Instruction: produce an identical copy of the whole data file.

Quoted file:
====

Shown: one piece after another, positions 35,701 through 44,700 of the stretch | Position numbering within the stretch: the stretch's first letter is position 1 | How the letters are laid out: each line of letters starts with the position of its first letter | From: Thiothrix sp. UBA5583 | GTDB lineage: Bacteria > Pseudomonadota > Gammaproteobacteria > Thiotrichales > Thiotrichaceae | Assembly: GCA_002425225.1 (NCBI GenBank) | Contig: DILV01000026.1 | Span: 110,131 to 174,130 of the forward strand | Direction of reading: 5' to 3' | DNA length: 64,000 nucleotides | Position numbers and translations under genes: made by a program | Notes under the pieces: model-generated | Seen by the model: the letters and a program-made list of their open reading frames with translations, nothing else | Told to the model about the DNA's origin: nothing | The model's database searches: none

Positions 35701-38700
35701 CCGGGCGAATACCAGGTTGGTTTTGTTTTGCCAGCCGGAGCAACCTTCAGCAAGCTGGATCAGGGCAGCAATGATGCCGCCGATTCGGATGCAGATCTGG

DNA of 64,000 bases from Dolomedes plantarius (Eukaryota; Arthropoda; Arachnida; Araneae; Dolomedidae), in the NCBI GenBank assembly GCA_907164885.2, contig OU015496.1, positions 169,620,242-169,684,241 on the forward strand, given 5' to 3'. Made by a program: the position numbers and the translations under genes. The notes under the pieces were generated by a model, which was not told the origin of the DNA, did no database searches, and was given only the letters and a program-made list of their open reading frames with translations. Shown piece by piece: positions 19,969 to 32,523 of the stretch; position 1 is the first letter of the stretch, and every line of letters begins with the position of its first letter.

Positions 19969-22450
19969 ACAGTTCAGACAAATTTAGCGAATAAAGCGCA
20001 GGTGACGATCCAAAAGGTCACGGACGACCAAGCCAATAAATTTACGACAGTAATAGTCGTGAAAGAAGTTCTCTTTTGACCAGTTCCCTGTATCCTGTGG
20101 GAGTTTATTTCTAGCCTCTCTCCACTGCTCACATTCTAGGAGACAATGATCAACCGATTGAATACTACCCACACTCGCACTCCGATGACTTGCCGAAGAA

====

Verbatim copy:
Shown: one piece after another, positions 35,701 through 44,700 of the stretch | Position numbering within the stretch: the stretch's first letter is position 1 | How the letters are laid out: each line of letters starts with the position of its first letter | From: Thiothrix sp. UBA5583 | GTDB lineage: Bacteria > Pseudomonadota > Gammaproteobacteria > Thiotrichales > Thiotrichaceae | Assembly: GCA_002425225.1 (NCBI GenBank) | Contig: DILV01000026.1 | Span: 110,131 to 174,130 of the forward strand | Direction of reading: 5' to 3' | DNA length: 64,000 nucleotides | Position numbers and translations under genes: made by a program | Notes under the pieces: model-generated | Seen by the model: the letters and a program-made list of their open reading frames with translations, nothing else | Told to the model about the DNA's origin: nothing | The model's database searches: none

Positions 35701-38700
35701 CCGGGCGAATACCAGGTTGGTTTTGTTTTGCCAGCCGGAGCAACCTTCAGCAAGCTGGATCAGGGCAGCAATGATGCCGCCGATTCGGATGCAGATCTGG

DNA of 64,000 bases from Dolomedes plantarius (Eukaryota; Arthropoda; Arachnida; Araneae; Dolomedidae), in the NCBI GenBank assembly GCA_907164885.2, contig OU015496.1, positions 169,620,242-169,684,241 on the forward strand, given 5' to 3'. Made by a program: the position numbers and the translations under genes. The notes under the pieces were generated by a model, which was not told the origin of the DNA, did no database searches, and was given only the letters and a program-made list of their open reading frames with translations. Shown piece by piece: positions 19,969 to 32,523 of the stretch; position 1 is the first letter of the stretch, and every line of letters begins with the position of its first letter.

Positions 19969-22450
19969 ACAGTTCAGACAAATTTAGCGAATAAAGCGCA
20001 GGTGACGATCCAAAAGGTCACGGACGACCAAGCCAATAAATTTACGACAGTAATAGTCGTGAAAGAAGTTCTCTTTTGACCAGTTCCCTGTATCCTGTGG
20101 GAGTTTATTTCTAGCCTCTCTCCACTGCTCACATTCTAGGAGACAATGATCAACCGATTGAATACTACCCACACTCGCACTCCGATGACTTGCCGAAGAA